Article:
NEW DELHI: World powers including the United States, the European Union and China will send representatives for the first time to a South Asian summit, the Indian foreign ministry said today.
Japan and South Korea will also send “observers” to the 14th meeting of the South Asian Association for Regional Cooperation (SAARC) to be held in New Delhi on 3-4 April, said a senior official.
The New Delhi summit, to be attended by the heads of government of Bangladesh, Bhutan, India, the Maldives, Nepal, Pakistan, and Sri Lanka, will formally welcome Afghanistan as its eighth member, she said.
South Korea, the United States and the European Union were given SAARC “observer” status at a meeting of senior officials in the Bangladeshi capital Dhaka in August.
China and Japan were also nominated as observers last year.
Formed in 1985, SAARC “aims to accelerate the process of economic and social development in member states,” according to a statement on the group’s website.
But two decades on, SAARC has few achievements to show for itself mainly due to tensions between India and Pakistan.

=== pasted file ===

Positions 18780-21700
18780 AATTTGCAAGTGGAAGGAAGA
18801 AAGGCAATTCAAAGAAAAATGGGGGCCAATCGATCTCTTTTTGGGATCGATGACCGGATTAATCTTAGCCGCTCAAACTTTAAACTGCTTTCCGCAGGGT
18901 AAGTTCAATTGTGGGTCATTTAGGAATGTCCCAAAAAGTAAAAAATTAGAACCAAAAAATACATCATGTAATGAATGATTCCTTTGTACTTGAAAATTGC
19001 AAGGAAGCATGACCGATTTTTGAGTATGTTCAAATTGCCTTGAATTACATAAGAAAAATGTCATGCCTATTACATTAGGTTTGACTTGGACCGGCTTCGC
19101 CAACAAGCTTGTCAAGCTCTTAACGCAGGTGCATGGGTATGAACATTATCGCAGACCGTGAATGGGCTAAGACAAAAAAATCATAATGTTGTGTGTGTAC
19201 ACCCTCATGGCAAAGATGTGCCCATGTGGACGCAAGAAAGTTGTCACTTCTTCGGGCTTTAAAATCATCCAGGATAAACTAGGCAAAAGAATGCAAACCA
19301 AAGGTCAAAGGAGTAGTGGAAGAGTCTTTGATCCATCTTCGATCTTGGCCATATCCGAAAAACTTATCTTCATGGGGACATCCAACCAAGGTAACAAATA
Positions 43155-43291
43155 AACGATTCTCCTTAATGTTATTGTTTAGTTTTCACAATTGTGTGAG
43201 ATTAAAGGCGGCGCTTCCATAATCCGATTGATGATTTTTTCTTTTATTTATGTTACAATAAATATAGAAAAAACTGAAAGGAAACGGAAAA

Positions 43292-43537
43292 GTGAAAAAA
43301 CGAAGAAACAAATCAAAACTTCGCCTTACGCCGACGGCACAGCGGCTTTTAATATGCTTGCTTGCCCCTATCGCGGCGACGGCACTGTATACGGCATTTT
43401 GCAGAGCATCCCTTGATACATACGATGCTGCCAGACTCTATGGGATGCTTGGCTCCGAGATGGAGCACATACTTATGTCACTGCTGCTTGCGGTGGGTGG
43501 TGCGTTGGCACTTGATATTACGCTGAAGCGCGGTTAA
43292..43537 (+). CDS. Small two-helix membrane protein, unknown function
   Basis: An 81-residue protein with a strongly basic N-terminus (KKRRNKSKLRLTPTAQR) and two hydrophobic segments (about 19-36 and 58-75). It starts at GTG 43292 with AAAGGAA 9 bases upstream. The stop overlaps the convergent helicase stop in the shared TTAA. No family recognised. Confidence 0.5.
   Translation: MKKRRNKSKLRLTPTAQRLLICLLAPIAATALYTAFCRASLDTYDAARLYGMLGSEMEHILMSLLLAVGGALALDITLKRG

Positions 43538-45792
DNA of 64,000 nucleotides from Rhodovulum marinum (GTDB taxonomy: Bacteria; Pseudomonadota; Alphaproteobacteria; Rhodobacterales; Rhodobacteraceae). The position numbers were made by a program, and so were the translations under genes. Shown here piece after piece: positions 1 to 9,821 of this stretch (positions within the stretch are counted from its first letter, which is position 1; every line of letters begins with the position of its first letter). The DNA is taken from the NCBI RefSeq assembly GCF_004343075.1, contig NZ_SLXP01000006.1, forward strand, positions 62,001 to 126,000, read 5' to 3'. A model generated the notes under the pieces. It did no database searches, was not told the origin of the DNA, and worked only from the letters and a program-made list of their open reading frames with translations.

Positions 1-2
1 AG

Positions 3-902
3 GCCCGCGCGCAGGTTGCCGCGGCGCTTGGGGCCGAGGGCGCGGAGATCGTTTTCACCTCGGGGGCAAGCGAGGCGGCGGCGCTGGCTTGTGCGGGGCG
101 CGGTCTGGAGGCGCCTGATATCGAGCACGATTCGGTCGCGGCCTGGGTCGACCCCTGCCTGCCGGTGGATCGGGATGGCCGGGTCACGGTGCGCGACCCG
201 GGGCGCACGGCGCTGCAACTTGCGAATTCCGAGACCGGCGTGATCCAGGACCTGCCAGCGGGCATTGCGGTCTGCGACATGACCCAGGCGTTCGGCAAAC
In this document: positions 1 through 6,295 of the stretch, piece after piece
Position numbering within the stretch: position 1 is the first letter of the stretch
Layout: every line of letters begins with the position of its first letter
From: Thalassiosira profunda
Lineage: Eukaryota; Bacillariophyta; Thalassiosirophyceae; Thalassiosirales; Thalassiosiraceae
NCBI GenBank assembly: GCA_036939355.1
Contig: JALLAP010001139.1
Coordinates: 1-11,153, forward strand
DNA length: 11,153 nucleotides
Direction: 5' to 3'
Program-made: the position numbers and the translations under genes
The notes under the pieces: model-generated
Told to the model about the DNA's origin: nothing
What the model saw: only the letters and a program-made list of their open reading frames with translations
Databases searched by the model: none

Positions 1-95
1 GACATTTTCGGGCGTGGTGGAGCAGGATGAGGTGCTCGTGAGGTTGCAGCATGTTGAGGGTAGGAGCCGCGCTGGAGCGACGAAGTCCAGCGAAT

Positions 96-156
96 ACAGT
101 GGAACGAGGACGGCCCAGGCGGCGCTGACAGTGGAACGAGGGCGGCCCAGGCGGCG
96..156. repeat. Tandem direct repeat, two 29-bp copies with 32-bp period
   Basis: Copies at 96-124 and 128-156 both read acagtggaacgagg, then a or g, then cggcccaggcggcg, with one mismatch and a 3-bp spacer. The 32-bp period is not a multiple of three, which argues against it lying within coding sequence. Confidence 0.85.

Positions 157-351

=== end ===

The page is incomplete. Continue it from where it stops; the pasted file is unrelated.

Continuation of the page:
Last year, New Delhi accused Islamabad of jeopardising a South Asian Free Trade Agreement that entered into force on 1 January 2006 and was aimed at creating the world’s biggest free trade area.
The accord is seen as one of the best hopes of raising the living standards of more than 1.4 billion South Asians.
The foreign ministry official said all SAARC member states were conscious that the grouping had to move from “confabulation to implementation.”
“The time has come to move toward implementation,” she said.
The summit next week will focus on enhancing economic cooperation among members, she said.
Bangladesh played host to the 13th summit in Dhaka in November 2005.